Afghanistan two years after liberation

On Oct. 7, 2001, the U.S. began bombing Afghanistan in response to the Sept. 11 terrorist attacks. Afghanistan was the country headed by a reactionary government called the Taliban, which also was allegedly giving aid and comfort to terrorist Al Queda boss Osama bin Laden. The bombing of Afghanistan and routing of the Taliban from power was supposed to bring liberation to a terribly impoverished people and war-torn country. U.S. occupation and military operations continue two years later.

Despite promises made by both President George W. Bush and British Prime Minister Tony Blair that Afghanistan will not be forgotten, human rights, economic vitality and other necessities of a democratic society have been.

Reports paint a dismal picture of life for people in Afghanistan.

In a devastating account called, “What Good Friends Left Behind,” journalist and film maker John Pilger wrote about Afghanistan – two years later, in the Sept. 20 British Guardian.

Pilger, who traveled to Afghanistan recently, describes the daily horrors:

“It was my first visit. In a lifetime of making my way through places of upheaval, I had not seen anything like it. Kabul is a glimpse of Dresden post-1945, with contours of rubble rather than streets, where people live in collapsed buildings, like earthquake victims waiting for rescue. They have no light and heat; their apocalyptic fires burn through the night. Hardly a wall stands that does not bear the pock-marks of almost every caliber of weapon. Cars lie upended at roundabouts. Power poles built for a modern fleet of trolley buses are twisted like paperclips. The buses are stacked on top of each other, reminiscent of the pyramids of machines erected by the Khmer Rouge to mark Year Zero.”

Pilger quotes earlier Guardian reports that up to 8,000 Afghans have been killed by U.S. bombs and as many as 20,000 more have died “as an indirect consequence of Bush’s invasion, including those who fled their homes and were denied emergency relief in the middle of a drought.”

Four U.S. soldiers have been killed in the last two weeks. In all, 35 U.S. soldiers have been killed in action in Afghanistan, and 162 wounded.

On Sept. 7 Bush requested $11 billion more for military operations in Afghanistan and a mere $800 million for reconstruction, half of which is for Afghan military and police. More than $10 billion has already been spent on Afghanistan since Oct. 7, 2001, according to Pilger.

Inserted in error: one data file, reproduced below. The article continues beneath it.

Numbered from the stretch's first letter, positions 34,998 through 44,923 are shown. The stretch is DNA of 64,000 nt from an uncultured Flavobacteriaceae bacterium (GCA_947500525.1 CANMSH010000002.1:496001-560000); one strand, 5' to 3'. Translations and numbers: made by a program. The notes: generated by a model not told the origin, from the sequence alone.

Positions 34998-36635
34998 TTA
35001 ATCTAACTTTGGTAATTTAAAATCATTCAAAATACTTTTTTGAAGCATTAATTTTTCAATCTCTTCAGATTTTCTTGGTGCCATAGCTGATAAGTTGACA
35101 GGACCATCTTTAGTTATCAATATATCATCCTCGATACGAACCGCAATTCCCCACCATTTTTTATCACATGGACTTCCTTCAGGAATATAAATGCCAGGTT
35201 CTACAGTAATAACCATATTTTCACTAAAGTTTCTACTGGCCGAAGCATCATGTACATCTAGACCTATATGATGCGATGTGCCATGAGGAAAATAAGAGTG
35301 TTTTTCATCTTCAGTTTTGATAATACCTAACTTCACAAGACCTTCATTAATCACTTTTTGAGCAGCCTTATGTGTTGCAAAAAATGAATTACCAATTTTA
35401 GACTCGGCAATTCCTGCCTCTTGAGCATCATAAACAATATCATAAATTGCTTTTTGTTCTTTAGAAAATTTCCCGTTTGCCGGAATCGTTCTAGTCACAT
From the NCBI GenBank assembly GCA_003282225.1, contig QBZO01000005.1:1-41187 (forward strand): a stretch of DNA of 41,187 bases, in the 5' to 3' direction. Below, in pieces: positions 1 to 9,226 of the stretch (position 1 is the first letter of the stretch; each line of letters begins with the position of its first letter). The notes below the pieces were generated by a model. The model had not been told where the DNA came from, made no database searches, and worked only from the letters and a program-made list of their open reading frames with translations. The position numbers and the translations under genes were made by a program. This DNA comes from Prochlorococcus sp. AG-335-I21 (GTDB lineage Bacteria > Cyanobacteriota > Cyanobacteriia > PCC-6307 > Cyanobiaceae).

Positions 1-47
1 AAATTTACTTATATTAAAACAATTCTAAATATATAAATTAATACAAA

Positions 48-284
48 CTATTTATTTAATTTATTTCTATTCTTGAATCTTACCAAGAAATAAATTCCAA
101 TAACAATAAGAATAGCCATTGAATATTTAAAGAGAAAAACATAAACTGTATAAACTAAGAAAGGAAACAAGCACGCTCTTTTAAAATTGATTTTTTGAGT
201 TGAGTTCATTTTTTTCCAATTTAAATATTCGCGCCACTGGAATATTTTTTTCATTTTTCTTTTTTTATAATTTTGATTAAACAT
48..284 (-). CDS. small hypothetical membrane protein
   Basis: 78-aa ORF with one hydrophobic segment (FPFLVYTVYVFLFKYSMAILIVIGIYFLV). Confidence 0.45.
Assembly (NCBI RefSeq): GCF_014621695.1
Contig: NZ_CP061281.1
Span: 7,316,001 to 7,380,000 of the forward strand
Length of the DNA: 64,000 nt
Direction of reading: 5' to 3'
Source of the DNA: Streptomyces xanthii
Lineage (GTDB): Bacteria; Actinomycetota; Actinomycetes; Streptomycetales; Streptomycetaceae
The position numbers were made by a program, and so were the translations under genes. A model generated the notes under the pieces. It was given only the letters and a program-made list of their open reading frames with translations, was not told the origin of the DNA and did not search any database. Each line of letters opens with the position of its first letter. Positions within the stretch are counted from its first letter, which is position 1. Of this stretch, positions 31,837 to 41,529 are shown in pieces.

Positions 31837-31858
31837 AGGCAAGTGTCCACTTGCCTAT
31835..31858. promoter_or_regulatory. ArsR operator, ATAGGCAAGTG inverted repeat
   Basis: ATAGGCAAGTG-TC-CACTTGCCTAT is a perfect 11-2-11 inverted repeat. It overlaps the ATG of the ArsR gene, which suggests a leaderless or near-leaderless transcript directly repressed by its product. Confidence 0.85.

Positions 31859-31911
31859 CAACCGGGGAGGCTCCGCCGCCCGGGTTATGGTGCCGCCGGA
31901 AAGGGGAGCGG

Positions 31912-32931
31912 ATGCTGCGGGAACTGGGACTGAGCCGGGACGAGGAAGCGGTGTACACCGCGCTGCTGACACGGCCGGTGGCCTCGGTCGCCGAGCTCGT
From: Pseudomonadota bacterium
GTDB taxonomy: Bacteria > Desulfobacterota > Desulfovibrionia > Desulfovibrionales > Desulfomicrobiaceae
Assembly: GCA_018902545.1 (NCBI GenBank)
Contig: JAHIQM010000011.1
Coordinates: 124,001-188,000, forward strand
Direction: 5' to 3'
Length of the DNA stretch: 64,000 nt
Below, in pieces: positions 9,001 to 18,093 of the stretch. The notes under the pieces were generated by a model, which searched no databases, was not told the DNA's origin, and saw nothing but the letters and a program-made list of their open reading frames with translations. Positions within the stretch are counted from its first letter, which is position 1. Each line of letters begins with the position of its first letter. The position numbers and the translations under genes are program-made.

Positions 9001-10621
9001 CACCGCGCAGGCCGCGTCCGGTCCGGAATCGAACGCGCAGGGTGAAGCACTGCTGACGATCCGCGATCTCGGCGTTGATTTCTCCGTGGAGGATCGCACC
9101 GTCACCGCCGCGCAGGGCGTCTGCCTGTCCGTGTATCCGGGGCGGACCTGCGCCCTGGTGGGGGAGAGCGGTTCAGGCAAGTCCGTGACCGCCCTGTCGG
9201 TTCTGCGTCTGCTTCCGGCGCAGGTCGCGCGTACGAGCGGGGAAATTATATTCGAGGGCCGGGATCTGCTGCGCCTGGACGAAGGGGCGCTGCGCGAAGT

“More than 80 percent of this has paid for bombing the country and paying the warlords, the former mojahedin who called themselves the ‘Northern Alliance,’” Pilger wrote.

No one knows what more misery this $11.8 billion more will buy.

Pilger describes another daily horror – land mines. “A hundred yards away, men in blue move stiffly in single file: mine-clearers. Mines are like litter here, killing and maiming, it is calculated, every hour of every day. Opposite what was Kabul’s main cinema and is today an art deco shell, there is a busy roundabout with posters warning that unexploded cluster bombs ‘yellow and from USA’ are in the vicinity. Children play here, chasing each other into the shadows. They are watched by a teenage boy with a stump and part of his face missing. In the countryside, people still confuse the cluster canisters with the yellow relief packages that were dropped by American planes almost two years ago, during the war, after Bush had prevented international relief convoys crossing from Pakistan,” he wrote.

The post-Taliban government is non-existent. U.S.-approved, Afghan President Hamid Karzai cannot go anywhere without his U.S. Special Forces bodyguards.

The country is run by “Mafiosi” or organized crime bosses, often termed war lords, placed in power by the U.S. They rule “by fear, extortion and monopolizing the opium poppy trade that supplies Britain with 90 percent of its street heroin,” Pilger said.

Pilger continues, “In a series of extraordinary reports, the latest published in July, Human Rights Watch has documented atrocities ‘committed by gunmen and warlords who were propelled into power by the United States and its coalition partners after the Taliban fell in 2001’ and who have ‘essentially hijacked the country.’ The report describes army and police troops controlled by the warlords kidnapping villagers with impunity and holding them for ransom in unofficial prisons; the widespread rape of women, girls and boys; routine extortion, robbery and arbitrary murder. Girls’ schools are burned down. ‘Because the soldiers are targeting women and girls,’ the report says, ‘many are staying indoors, making it impossible for them to attend school [or] go to work.’”

All of which leads to the question: If Iraq is a quagmire, what is Afghanistan?

To read Pilger’s full story go to www.guardian.co.uk.